Beck to bypass arraignment in lieu of posting a $50K bond


The Warren County state representative facing 53 new charges from the Ohio Attorney General’s Office will bypass a formal arraignment set for Friday in Hamilton County Common Pleas Court in downtown Cincinnati.

In lieu of that first court appearance on the new charges, attorneys for Rep. Peter Beck, R-Mason, filed documents Wednesday to allow him to post a $50,000 bond. This is the same bond Beck posted after he was indicted on 16 felony counts involving securities fraud and theft.

Beck was indicted on Feb. 13 on multiple counts of theft, perjury, telecommunications fraud, receiving stolen property, money laundering and securities sales violations connected with his involvement with Christopher Technologies LLC, a now-defunct technologies company. The former Mason mayor is also charged with engaging in a pattern of corrupt activity, which is a first-degree felony that carries a mandatory 10-year prison sentence.

A hearing is scheduled for March 7 before Hamilton County Common Pleas Judge John Andrew West.

The new charges came almost two months before Beck is set to go to trial on the 16 felony counts filed by the Ohio Attorney General’s and the Hamilton County Prosecutor’s offices.

Beck’s attorneys, Ralph Kohnen and Chad Ziepfel, of Taft Stettinius & Hollister in Cincinnati, could not be reached Thursday for comment, but said after the indictment that “it appears that the new charges presented … are based on essentially the same evidence as the original indictment.”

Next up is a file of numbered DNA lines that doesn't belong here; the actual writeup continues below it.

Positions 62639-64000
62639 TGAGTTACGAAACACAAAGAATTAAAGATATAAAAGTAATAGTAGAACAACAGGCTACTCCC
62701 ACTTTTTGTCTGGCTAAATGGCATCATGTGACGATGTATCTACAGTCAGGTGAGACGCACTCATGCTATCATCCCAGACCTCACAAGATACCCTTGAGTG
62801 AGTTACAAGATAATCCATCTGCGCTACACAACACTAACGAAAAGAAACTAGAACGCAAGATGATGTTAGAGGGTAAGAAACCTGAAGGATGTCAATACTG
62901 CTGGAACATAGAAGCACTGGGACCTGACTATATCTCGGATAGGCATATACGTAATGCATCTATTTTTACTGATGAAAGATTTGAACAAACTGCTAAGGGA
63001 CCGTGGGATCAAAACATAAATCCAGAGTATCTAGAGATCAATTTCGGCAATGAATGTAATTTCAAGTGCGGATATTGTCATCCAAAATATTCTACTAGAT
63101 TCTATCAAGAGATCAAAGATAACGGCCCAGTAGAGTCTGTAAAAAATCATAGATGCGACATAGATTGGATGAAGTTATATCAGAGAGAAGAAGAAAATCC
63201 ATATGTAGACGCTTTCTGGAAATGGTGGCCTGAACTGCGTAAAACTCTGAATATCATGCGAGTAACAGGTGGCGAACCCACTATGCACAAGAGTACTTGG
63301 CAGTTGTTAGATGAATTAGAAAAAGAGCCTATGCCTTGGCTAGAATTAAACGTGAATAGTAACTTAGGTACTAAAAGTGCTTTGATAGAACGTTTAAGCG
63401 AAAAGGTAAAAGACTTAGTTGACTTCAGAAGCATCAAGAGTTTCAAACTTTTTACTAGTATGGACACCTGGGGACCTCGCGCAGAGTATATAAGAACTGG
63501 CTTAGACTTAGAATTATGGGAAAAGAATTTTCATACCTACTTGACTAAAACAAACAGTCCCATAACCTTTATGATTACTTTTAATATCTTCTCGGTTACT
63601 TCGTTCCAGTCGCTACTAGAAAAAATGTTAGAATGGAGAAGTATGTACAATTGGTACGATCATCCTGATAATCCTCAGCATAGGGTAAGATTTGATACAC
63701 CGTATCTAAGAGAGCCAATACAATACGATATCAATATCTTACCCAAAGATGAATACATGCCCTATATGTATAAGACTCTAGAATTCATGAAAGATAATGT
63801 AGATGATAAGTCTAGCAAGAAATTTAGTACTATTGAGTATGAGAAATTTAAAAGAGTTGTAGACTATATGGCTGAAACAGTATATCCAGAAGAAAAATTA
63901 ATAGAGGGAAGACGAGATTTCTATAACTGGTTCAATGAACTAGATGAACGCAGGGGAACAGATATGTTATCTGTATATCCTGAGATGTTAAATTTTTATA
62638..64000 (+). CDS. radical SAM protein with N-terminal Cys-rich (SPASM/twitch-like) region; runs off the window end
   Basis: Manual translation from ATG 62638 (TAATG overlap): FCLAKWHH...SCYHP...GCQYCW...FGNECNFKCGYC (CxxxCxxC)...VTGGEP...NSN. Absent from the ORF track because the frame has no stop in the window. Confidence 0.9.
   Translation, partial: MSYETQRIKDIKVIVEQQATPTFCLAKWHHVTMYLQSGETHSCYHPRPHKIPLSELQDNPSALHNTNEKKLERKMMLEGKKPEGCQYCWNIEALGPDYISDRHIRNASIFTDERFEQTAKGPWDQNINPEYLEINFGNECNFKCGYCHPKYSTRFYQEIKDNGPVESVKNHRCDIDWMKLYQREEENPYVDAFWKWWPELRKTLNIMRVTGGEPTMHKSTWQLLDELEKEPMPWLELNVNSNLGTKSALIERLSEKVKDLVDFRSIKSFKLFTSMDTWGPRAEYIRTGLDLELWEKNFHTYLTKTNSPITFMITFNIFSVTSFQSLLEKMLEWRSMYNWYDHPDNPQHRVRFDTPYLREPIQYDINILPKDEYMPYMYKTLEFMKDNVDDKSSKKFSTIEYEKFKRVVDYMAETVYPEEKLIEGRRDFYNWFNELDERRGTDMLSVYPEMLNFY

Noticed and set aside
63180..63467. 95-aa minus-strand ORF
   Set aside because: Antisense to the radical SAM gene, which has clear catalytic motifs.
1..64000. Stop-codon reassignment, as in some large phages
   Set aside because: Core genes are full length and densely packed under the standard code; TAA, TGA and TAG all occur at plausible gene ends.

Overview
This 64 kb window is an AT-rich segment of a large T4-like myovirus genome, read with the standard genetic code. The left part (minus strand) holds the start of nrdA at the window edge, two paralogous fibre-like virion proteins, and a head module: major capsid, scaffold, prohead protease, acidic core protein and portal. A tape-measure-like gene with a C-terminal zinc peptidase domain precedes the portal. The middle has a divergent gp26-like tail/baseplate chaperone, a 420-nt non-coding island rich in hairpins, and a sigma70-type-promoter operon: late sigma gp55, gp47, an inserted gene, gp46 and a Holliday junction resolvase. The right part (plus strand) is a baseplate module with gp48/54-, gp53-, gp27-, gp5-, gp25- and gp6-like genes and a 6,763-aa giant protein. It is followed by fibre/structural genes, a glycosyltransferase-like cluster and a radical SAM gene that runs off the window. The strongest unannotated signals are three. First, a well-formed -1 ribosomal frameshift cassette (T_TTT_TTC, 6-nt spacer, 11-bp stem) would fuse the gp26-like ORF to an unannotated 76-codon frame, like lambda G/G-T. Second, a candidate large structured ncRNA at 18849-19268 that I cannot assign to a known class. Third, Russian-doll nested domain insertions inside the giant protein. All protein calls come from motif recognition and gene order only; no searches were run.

They are preparing for the April 7 trial on those 16 charges, which is to be heard by West.

The 60-page indictment on Feb. 13 outlines how Beck allegedly fooled investors, stole money and diverted cash into Becks’ campaign fund, TML Consulting and other entities. The activity is alleged to have occurred from 2005 to 2013 in Hamilton, Butler and Warren counties.

Beck was indicted in July on the initial 16 charges, which followed a civil suit filed by Christopher Technologies investors who say they were bilked out of $1.2 million. Beck’s attorney in the civil case, Warren County attorney Konrad Kircher, said that case won’t proceed until after the criminal proceedings occur.

Beck was appointed to his Statehouse seat in 2009 and was elected twice, and has proclaimed his innocence. He’s refused to resign his seat despite calls for it from Ohio House leadership and the Ohio Republican Party.

Beck is running for re-election for the 54th Ohio House District — which includes the southwestern part of Warren County and a small portion of Butler County in Middletown — but is being opposed by fellow Mason residents Mary Jo Kubicki and Paul Zeltwanger have been certified by the Warren County Board of Elections to be on the May 6 GOP primary ballot.

Columbus bureau reporter Laura Bischoff contributed to this story.


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